How do you practise the coordination between an accompaniment pattern and a trill?

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By Melanie Spanswick

30 April 2019

Melanie Spanswick answers your questions every Tuesday.

Welcome to Q&A Tuesday with Melanie Spanswick! This is a brand-new series in which pianist, author, teacher and composer Melanie will tackle all your burning questions every Tuesday.

Our sixth question comes from Instagram. @chgarciacastillo asks:

How do you practise the coordination between an accompaniment pattern and a trill?

This requires careful preparation to achieve thorough coordination. Start by practising the accompaniment. Let's assume it's an Alberti Bass (played by the left-hand), that is, usually a quaver or semiquaver pattern built on a chord or triad. Take a bar at a time and block out each pattern, so that you are playing every crotchet beat (if the Alberti Bass is in semiquavers) altogether as a chord. I find it helpful to play an entire left-hand accompaniment in this manner. Now practise as written, using a very deep touch, that is, play each note heavily into the keys using your fingertips. Keep your wrist and hand loose and relaxed as you do this. Slow speeds are best at first. Now lighten your touch and add speed. Keep the upper notes lighter (those usually played by the thumb), and focus on adding colour to the lower notes in the left-hand pattern. You should find that your semiquavers are now more even and rhythmical; this will be imperative as the trill needs to be played against a rhythmical accompaniment.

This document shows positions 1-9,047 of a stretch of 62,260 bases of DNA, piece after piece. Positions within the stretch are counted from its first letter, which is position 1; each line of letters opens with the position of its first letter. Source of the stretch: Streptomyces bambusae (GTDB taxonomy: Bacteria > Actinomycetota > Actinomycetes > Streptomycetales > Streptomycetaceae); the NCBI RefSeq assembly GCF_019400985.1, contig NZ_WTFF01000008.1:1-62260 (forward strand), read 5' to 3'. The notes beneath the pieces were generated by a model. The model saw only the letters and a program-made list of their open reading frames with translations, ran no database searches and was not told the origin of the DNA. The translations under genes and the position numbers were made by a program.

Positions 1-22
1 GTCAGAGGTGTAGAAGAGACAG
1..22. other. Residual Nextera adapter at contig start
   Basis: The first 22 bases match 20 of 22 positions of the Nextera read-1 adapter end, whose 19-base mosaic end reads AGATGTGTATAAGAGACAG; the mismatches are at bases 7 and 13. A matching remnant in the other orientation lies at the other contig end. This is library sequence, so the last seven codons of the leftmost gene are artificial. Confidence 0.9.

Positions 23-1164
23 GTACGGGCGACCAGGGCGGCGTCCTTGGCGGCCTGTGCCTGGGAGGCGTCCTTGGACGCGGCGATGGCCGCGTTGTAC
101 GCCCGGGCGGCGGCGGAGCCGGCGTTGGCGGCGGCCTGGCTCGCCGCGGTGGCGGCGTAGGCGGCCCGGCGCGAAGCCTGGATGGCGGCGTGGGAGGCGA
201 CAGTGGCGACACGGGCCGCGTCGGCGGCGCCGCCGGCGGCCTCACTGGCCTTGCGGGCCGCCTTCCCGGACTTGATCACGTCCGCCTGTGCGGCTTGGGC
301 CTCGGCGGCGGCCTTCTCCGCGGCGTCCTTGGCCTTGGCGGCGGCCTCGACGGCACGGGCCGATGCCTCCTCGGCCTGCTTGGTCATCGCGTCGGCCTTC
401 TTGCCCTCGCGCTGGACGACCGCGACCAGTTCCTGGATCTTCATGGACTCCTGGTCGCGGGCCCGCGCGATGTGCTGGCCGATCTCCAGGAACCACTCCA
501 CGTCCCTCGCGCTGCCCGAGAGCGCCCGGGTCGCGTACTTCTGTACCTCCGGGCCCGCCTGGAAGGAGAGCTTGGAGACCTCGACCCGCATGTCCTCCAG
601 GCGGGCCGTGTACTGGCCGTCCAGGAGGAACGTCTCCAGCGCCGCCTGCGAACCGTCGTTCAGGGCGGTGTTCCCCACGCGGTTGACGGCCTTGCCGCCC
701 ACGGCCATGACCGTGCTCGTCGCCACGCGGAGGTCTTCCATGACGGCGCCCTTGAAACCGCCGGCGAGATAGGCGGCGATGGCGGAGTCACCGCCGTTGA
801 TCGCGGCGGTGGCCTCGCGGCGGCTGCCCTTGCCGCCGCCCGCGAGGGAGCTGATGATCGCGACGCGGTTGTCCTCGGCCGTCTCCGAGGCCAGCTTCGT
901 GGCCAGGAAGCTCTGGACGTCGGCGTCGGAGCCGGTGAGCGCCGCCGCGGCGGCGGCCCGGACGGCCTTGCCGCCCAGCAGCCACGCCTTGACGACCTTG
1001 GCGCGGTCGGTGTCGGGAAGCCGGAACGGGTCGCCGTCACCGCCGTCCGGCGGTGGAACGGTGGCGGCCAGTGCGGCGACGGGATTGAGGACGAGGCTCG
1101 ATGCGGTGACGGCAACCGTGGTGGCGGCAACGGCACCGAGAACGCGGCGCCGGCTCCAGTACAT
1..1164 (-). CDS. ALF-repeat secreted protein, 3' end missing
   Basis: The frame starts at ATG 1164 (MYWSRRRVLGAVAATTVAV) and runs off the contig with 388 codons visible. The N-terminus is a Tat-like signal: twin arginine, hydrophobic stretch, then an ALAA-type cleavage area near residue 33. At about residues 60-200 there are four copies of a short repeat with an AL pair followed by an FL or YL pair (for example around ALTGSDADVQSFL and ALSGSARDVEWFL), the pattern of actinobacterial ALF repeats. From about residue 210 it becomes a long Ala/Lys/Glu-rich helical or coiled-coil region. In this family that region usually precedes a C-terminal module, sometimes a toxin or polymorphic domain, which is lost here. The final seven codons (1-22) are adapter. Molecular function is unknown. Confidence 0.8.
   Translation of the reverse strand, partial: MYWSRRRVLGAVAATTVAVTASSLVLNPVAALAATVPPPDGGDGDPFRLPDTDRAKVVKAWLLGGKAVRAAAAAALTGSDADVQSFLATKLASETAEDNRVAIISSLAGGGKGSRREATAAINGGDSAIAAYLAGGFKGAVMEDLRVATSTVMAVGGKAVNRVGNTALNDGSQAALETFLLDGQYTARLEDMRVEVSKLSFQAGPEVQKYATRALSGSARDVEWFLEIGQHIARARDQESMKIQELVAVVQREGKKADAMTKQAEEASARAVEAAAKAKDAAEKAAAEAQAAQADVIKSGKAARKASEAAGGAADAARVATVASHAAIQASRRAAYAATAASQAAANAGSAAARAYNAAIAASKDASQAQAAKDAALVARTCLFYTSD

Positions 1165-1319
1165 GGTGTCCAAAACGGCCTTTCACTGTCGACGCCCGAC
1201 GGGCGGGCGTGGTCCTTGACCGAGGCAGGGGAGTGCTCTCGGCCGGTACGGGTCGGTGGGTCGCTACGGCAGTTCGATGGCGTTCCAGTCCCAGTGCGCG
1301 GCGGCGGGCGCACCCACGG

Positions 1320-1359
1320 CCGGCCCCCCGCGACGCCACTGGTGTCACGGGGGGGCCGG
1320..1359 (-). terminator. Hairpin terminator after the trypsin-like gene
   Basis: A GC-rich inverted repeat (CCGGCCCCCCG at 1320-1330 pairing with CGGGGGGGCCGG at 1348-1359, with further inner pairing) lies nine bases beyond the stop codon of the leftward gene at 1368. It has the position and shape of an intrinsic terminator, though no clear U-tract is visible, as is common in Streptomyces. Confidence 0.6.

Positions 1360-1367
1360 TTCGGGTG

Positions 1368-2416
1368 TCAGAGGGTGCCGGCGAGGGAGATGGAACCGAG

Take a look at our Piano masterclass on trills below. This masterclass compliments a full-length article, "Improving Your Trill Technique" inside Pianist issue 75.

 

Turning to the trill. Let's assume that the ornament is spread over a crotchet beat with four semiquavers in the left hand, as is typical in much Classical music (Mozart, Haydn etc.). The actual trill will probably consist of eight demisemiquavers; ensure a suitable note pattern (usually starting on the upper note for Baroque or Classical styles). It's crucial to be comfortable with your chosen fingering, so work this out before practice begins, and practise the right-hand trill alone without the accompaniment.

Play all notes in the trill pattern very slowly. Use a deep touch and add various accents on each note. Start with an accent on the first note (repeat this a few times), then one on the second, and third, and so on. Decide which of your fingers is the weaker (we generally have a 'weaker' finger when playing trills). Apportion extra attention to this finger by sounding the note clearly. To do this, you could add more accents, a very deep touch and aim to nuance with a slight tenuto too. When you are happy with how the trill sounds slowly (it should hopefully be very rhythmical) lighten your touch and increase the speed.

 

Here are some crucial tips for when you are ready to practise hands together:

1. Work at extremely slow tempos so that you can listen and coordinate note patterns effectively.

2. Count every semiquaver out loud to ensure accurate rhythm.

3. Your speed can be raised once you feel your fingers are stronger and more confident.

4. You may need to keep a firm awareness of the left-hand semiquavers during the trill; you could add an accent on beat 1 and 3 of the Alberti Bass, just to help keep the trill in check.

 

Join us next Tuesday for question 7.

Have you got a question you’d like to ask? Contact Ellie at ellie.palmer@warnersgroup.co.uk.